To directly describe the ammonia production rate, a weighted ammonia production rate was calculated (Supplementary Fig. 11 and Supplementary Tables 1 and 2). The highest activity rotation speed for each catalyst was chosen for N2 dissociation and hydrogenation. The weighted ammonia production of FeK per time unit (mmol h−1) was about quadruple that of pure Fe. To eliminate the effect associated with the different rotation speeds, the data were further normalized by consumed energy. The weighted ammonia production per energy unit (mmol kWh−1) was 5-fold higher than pure Fe.

Theoretical studies

To rationalize our experimental performance difference between FeK and Fe, the theoretical analysis has been used (Fig. 4). We used partial density of states (PDOS) to study about donating electrons between Fe and K (Fig. 4a). The PDOS of Fe(110)-K, which is projected on the d orbitals of Fe atoms and the s orbitals of its neighboring K atoms. There are significant hybridizations among Fe-d and K-s orbitals, indicating that there is a chemical interaction between Fe and K rather than a weak physical adsorption of K on Fe. The electron redistributions in the interface of Fe and K indicate that the electron accumulation occurs to Fe atoms, and the electron depletion arises to K atoms (Fig. 4b). As well, the Hirshfeld charge analysis shows that the K atoms have lost electrons and the nearby Fe atoms are getting electrons (Fig. 4c). Above evidence explain why the performance of FeK has been greatly improved over that of Fe.

Fig. 4: Theoretical study on the electronic effect between Fe and K.
figure 4

a Partial density of states (PDOS) of Fe(110)-K, including the Fe-d orbits and adjacent K-s orbits. b Corresponding charge density difference between Fe and K. c the Hirshfeld charge analysis. Color codes in the cartoon: purple and gray are K and Fe, respectively. From the Hirshfeld charge analysis in b, the red regions represent electron accumulation and the blue regions represent electron depletion, respectively (Max Isovalue: 0.02 e Å3).

Catalyst analysis

To analyze their underlying physical nature, the catalysts were characterized. X-ray diffraction (XRD) was used first, and the XRD pattern of the nitrogenated FeK catalyst (named as FeKN*) was found to have shifted to a low angle (Fig. 5a). That is, the lattice parameter had expanded according to Braggs’ law. The result indicates that the N* atoms had diffused into the bulk inside and were located at interstitial positions. This verified the fact that the dissociative N* atoms were not stationary, and instead had high mobility. The high mobility of the adsorbed N* atoms is good for the catalytic reaction, because it can provide diverse active sites for efficient N2 dissociation and hydrogenation into ammonia. After complete hydrogenation of the FeKN*, the FeK catalyst was regenerated. As we can see, the facets of the regenerated FeK display angles similar to the standard pure Fe powder (PDF No. 06-0696), which means the N* atoms can be thoroughly removed and the FeK can be recycled.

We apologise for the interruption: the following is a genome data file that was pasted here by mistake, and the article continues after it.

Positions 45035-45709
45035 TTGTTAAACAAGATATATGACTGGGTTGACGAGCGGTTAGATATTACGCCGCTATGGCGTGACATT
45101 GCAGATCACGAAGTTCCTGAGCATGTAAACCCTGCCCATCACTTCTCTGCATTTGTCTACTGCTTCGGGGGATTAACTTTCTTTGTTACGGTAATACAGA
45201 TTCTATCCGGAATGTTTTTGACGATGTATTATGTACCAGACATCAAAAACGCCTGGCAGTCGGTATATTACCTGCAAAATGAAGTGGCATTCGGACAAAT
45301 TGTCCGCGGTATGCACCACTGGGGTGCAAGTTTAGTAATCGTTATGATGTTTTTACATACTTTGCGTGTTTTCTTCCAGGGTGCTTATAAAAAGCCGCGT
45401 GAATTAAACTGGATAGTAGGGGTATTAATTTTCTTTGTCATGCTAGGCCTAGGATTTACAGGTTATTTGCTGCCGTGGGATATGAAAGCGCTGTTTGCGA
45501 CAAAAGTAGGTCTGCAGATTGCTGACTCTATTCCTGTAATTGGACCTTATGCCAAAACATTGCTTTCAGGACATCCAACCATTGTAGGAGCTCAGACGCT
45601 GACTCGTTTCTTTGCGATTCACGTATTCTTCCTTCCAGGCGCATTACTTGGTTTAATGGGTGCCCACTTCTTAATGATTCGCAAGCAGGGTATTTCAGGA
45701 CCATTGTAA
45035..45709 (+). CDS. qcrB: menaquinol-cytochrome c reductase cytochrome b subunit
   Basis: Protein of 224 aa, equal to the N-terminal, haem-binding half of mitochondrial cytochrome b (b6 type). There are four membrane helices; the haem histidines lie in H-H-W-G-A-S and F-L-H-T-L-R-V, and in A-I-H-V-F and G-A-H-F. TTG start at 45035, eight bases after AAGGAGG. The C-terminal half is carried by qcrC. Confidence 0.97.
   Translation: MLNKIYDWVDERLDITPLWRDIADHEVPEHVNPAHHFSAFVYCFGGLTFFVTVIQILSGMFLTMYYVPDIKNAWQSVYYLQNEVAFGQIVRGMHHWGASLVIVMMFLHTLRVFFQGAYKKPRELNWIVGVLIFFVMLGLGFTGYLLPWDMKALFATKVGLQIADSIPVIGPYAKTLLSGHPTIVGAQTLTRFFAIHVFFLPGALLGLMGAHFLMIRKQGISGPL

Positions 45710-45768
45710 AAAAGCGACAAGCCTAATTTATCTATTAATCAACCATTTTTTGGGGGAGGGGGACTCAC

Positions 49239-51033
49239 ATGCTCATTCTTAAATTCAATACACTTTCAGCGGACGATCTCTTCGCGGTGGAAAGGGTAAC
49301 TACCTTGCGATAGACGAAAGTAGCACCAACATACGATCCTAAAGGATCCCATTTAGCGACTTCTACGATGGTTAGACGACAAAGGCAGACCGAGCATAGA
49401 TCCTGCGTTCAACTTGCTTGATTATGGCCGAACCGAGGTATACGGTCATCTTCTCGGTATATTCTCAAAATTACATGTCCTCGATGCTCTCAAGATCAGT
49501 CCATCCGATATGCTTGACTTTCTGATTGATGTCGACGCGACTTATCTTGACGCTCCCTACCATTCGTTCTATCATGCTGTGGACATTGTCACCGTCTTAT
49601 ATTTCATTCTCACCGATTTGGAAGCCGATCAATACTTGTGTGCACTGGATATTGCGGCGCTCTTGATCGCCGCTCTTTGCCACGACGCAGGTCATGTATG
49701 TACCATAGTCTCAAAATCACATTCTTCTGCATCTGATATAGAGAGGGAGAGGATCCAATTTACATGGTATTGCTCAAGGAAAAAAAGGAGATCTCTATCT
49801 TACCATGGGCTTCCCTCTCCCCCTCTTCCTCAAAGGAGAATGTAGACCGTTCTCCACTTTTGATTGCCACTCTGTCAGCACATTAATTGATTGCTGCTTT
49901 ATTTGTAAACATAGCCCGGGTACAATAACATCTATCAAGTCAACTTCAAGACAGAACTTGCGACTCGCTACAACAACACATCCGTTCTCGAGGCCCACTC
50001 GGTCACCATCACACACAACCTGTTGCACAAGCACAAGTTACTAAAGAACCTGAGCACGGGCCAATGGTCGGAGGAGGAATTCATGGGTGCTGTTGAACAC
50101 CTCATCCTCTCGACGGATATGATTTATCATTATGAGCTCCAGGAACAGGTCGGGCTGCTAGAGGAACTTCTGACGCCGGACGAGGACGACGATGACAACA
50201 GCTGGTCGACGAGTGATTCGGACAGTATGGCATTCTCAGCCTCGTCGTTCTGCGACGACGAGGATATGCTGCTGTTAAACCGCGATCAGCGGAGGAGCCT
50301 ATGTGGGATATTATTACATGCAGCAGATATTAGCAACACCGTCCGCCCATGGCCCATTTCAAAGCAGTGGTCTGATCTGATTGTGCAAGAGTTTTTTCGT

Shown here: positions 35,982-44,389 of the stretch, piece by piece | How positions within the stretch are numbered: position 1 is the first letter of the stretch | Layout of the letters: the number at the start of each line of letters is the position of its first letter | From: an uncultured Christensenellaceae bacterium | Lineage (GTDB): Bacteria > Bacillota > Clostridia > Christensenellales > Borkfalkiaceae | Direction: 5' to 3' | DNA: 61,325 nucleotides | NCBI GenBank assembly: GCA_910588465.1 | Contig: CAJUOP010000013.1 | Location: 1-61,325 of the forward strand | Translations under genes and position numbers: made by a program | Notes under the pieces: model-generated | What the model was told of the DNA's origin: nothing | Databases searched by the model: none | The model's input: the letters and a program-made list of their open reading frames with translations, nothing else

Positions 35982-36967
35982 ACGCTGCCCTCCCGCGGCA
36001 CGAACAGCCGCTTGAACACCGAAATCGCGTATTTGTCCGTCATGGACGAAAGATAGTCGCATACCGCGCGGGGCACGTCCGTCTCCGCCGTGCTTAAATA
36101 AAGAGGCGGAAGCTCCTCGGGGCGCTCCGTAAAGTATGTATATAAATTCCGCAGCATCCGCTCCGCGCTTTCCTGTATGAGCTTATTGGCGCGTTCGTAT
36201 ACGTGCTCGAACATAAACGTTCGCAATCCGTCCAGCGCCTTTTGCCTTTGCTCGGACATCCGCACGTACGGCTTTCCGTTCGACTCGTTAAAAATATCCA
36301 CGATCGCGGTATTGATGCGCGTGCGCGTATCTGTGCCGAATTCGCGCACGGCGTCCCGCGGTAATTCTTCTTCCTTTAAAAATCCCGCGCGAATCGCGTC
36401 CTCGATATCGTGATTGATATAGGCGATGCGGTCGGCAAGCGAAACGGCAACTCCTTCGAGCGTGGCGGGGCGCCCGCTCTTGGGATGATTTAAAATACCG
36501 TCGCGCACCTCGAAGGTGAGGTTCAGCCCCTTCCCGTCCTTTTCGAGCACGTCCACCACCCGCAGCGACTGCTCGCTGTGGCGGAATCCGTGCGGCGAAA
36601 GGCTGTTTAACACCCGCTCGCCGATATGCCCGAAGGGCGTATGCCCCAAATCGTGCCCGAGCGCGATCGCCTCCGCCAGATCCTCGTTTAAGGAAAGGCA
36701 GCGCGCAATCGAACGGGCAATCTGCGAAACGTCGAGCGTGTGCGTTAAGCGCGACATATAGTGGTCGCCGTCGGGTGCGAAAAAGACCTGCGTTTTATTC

Fig. 5: Characterizations of the catalysts.
figure 5

a XRD measurements of FeKN*, and regenerated FeK after hydrogenation. b Radial distribution function of FeKN* and regenerated FeK after hydrogenation. Radial distribution function was fitted by FeK-edge EXAFS data. c Mössbauer spectra of FeKN*. High-resolution XPS N 1 s spectra: d FeKN* and e FeN*. f NEXAFS of FeKN*, FeN*, and commercial FexN (x = 2–4).

The FeKN* (2.69°) showed a broader full width at half maximum in comparison with its precursor, FeK (0.77°), which means that the FeKN* has much a smaller grain size (Fig. 5a). This kind of phenomenon is very advantageous for ammonia synthesis, because the smaller the grain size after nitrogenation (FeKN*, 3.16 nm), the more surface area the FeKN* can provide to uptake more nitrogen. Returning back to the bigger grain size of FeK (11.20 nm) after the complete hydrogenation of FeKN* into ammonia will be beneficial, by creating more fresh active sites through crushing again. These fresh active sites are available for the subsequent nitrogenation of FeK into FeKN* for recyclability.

Comparing the FeKN* catalyst (3.16 nm) with FeN* (2.56 nm for FeN*, Supplementary Fig. 12), the addition of K had nearly no influence on grain size. This could be associated with the pinning effect of N*, which plays a key role in suppressing grain growth30. After complete N* removal via hydrogenation, the grain size of the regenerated FeK (11.20 nm) was much larger than the Fe (7.75 nm), which demonstrates K facilitated the mass transport, promoting N* to diffuse between different sites.

Extended X-ray absorption fine structure (EXAFS) spectroscopy, which can identify the bonding information of neighboring atoms29, was then carried out. The radial distribution function derived from EXAFS showed that the FeN bonding formed near 1.4 Å for both FeKN* and FeN* (Fig. 5b, Supplementary Fig. 13). The existence of FeN bonding demonstrates N2 dissociation was successful. Furthermore, the Fe-Fe bonding became longer after N2 adsorption on the FeK (FeKN*) or Fe (FeN*). These results were quite well matched with the XRD data. The disappearance of FeN bonding in both the regenerated FeK and Fe after the complete hydrogenation of FeKN* or FeN*, respectively, further verifies the adsorbed N atoms can be completely hydrogenated into ammonia.